Time Limitations to File a Malpractice Lawsuit

If you believe that you, a spouse or your child has been the victim of medical negligence and are considering a malpractice suit, it is important to know that time limitations are in place in every state. This guide to medical malpractice suits can help you take action to sue a doctor within the time limits.

The Purpose of the Statute of Limitations

Laws exist in all states to set time limits on the time frame in which you can sue a doctor for malpractice, surgical malpractice and wrongful death. The purposes for the statute of limitations for malpractice suits are first, to protect potential defendants and, secondly, to protect the integrity of the judicial system.

It should be noted that the sooner a malpractice suit is begun after the incident or incidents occur, the better chance there is to demonstrate that negligence was committed. As time goes by, it becomes impossible to prove that injuries or other problems were caused by medical professionals and didn’t develop on their own in the interim, or that a misdiagnosis or failure to diagnose occurred.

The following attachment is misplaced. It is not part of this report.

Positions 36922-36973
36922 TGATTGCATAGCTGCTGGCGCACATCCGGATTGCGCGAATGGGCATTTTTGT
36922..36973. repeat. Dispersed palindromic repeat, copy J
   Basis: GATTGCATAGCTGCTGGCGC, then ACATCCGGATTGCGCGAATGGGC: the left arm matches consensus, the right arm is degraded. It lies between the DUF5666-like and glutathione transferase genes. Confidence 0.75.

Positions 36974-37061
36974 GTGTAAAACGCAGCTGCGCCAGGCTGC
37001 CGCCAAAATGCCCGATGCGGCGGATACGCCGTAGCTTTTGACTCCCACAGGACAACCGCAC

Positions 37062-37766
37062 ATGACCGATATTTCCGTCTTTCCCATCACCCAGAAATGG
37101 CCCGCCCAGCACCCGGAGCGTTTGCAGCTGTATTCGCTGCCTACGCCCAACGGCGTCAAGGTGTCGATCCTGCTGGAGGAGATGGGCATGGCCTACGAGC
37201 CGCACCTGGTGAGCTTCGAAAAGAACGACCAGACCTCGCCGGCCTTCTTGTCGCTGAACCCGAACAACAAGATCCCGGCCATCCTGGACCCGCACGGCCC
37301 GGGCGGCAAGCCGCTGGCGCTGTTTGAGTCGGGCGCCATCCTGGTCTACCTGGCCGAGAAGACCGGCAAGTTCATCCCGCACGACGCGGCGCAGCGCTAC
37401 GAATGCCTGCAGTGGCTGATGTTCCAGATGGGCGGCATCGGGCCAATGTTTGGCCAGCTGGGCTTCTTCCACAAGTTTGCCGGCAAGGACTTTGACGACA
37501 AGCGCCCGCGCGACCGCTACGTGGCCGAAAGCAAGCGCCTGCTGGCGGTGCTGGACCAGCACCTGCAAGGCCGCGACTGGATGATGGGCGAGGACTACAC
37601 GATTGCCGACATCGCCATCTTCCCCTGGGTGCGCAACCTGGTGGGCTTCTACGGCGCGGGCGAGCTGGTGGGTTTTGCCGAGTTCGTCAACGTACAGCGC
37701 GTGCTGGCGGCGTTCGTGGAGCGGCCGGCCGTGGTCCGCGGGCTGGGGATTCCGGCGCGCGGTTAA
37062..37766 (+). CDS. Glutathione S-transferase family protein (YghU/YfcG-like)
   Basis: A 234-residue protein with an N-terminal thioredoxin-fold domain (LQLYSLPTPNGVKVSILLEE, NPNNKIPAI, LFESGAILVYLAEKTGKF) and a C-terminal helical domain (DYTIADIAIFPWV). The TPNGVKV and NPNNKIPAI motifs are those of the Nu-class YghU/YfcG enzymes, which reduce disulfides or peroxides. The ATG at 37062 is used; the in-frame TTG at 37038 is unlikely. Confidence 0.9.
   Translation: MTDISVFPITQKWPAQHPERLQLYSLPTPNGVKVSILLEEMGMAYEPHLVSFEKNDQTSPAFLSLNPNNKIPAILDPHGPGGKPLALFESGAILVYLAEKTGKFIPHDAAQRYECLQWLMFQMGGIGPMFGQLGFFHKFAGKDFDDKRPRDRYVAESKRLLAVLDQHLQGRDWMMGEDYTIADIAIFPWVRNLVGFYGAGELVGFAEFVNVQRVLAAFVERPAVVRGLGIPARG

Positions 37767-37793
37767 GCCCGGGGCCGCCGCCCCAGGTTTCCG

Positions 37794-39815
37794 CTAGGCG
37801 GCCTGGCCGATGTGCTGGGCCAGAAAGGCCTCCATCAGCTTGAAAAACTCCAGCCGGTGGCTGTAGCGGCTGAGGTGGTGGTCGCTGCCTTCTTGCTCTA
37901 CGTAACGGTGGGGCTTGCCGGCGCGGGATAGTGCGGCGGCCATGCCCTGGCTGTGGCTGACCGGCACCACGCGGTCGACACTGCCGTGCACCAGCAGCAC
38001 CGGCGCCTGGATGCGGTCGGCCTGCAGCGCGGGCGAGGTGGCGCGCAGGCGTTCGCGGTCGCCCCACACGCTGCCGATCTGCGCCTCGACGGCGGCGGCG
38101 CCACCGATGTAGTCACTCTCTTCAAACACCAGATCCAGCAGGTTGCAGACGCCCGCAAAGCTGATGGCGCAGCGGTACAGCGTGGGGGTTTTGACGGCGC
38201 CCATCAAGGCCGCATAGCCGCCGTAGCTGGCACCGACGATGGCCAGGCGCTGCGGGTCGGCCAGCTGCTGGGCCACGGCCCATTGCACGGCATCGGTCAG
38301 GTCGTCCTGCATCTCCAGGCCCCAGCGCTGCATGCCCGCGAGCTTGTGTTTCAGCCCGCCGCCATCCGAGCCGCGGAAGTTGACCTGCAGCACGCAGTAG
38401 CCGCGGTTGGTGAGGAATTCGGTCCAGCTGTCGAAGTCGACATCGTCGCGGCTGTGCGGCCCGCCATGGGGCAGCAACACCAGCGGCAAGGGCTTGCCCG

The Statute of Limitations Varies by State

Time limitations are not set at the federal level. The limitations are determined by state law. The average is about 2 years, but you should find out what the specific limitations on in your state as soon as you believe you’ve been the victim of negligence. Talk with a malpractice attorney about the specific malpractice suit laws that apply in your state.

The Time Frame in Which you Can Sue Begins Immediately

When negligence is committed and an injury or wrongful death occurs, the time period for the statute of limitations begins. The negligence may be an act committed or something that was omitted from your care, such as a failure to diagnose a serious injury. Regardless of what it was, your opportunity to sue a doctor within the statute of limitations begins at that point.